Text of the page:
In a development that plays right into Chris Christie’s hands, the New Jersey legislative panel that tracked the George Washington Bridge scandal into his office and up-ended his 2016 ambitions is running into legal and political headwinds that will slow its ability to get to the bottom of that scandal. Perhaps the world will find the missing Malaysian airliner before it learns the full story behind the closures of those local access lanes at the George Washington Bridge last September.
This week, Judge Mary Jacobson, a respected state court jurist, ruled that the special legislative panel could not compel former Christie staffer Bridget Kelly and his former campaign manager Bill Stepien to produce documents related to its probe. Jacobson slammed the legislative panel’s subpoenas as a “fishing expedition” that violated Kelly and Stepien’s constitutionally protected right against self-incrimination.
State Assemblyman John Wisniewski, who co-chairs the legislative panel, tried to put a brave face on the setback suggesting his colleagues would consult with their lawyers about a possible appeal. “The committee felt it was very much in the public interest to seek to compel the production of these documents, but as we’ve said before there’s more than one method to gather information in an investigation,” he wrote in a statement.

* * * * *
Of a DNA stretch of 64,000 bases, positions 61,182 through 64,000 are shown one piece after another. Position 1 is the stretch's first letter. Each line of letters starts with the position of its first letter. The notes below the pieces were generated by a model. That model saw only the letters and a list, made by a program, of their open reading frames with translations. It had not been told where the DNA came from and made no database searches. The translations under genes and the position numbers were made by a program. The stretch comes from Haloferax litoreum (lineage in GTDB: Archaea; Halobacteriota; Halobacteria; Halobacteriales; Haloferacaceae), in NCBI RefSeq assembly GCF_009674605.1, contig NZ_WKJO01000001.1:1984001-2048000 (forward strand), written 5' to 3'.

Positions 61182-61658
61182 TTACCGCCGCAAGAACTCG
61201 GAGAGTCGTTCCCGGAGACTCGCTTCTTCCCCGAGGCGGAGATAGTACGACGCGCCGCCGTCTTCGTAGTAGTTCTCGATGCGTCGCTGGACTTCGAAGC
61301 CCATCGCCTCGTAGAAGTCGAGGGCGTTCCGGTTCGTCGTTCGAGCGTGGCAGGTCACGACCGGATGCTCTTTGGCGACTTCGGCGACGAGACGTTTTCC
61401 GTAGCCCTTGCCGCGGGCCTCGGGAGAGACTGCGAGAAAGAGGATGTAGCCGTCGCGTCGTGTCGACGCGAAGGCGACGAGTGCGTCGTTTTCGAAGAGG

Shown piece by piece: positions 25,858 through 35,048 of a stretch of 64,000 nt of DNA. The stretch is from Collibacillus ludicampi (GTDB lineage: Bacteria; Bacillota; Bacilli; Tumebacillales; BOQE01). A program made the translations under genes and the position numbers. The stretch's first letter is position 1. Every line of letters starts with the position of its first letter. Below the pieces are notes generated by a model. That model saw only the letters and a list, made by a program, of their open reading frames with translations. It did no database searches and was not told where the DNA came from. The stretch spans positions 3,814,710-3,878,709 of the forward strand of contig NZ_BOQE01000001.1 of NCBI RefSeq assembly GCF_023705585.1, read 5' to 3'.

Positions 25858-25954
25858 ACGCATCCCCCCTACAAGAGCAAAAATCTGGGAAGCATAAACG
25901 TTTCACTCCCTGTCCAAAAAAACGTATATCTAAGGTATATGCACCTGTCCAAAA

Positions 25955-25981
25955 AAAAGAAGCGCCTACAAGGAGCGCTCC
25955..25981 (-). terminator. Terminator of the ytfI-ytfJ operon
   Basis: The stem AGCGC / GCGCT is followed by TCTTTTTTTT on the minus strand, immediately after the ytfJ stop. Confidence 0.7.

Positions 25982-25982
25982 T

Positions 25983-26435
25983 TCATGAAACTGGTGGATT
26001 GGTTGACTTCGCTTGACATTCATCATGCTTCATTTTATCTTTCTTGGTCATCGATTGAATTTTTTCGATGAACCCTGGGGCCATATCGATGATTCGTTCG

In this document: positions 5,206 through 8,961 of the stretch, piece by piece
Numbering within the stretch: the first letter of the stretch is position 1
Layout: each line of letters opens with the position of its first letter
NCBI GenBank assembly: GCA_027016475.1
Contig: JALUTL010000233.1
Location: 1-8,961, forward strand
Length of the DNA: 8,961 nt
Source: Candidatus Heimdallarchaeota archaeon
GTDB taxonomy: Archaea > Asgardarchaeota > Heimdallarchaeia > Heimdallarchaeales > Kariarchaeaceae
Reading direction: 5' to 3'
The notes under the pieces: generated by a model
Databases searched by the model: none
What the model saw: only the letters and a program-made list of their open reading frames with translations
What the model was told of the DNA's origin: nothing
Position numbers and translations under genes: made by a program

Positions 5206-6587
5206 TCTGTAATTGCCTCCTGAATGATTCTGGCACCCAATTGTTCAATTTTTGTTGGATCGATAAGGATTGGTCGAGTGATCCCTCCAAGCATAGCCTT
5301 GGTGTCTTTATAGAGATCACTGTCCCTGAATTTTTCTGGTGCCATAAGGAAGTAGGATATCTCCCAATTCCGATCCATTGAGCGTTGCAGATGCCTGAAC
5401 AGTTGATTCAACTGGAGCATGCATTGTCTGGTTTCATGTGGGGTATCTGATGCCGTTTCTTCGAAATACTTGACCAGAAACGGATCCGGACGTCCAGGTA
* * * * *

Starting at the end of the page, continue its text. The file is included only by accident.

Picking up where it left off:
But Wisniewski’s challenges go well beyond one bad day in court. As any longtime observer of New Jersey politics knows, in addition to your Democrats and Republicans, the state has the “Christiecrats” who are nominal Democrats but have an enduring alliance with Gov. Christie.
As Ryan Lizza chronicles in his latest New Yorker story, the top “Christiecrats” include south Jersey Democratic power broker George Norcross III as well as Democratic Essex County executive Joey DiVincenzo, who actually backed Chrstie’s reelection.
Between Gov. Christie, who holds the nation’s most powerful governorship, and the Christiecrats, the actual Democratic Party is far less powerful than its nominal “control” of both houses of the state Legislature would suggest.
It was this behind-the-scenes axis that helped Gov. Christie achieve his “bipartisan” reforms of the state’s public employee pension system and the state’s teacher tenure rules. Since “Bridgegate” went national, the “Christiecrats” have found themselves in a tough spot but they appear to be part of the Christie efforts at recovering his image.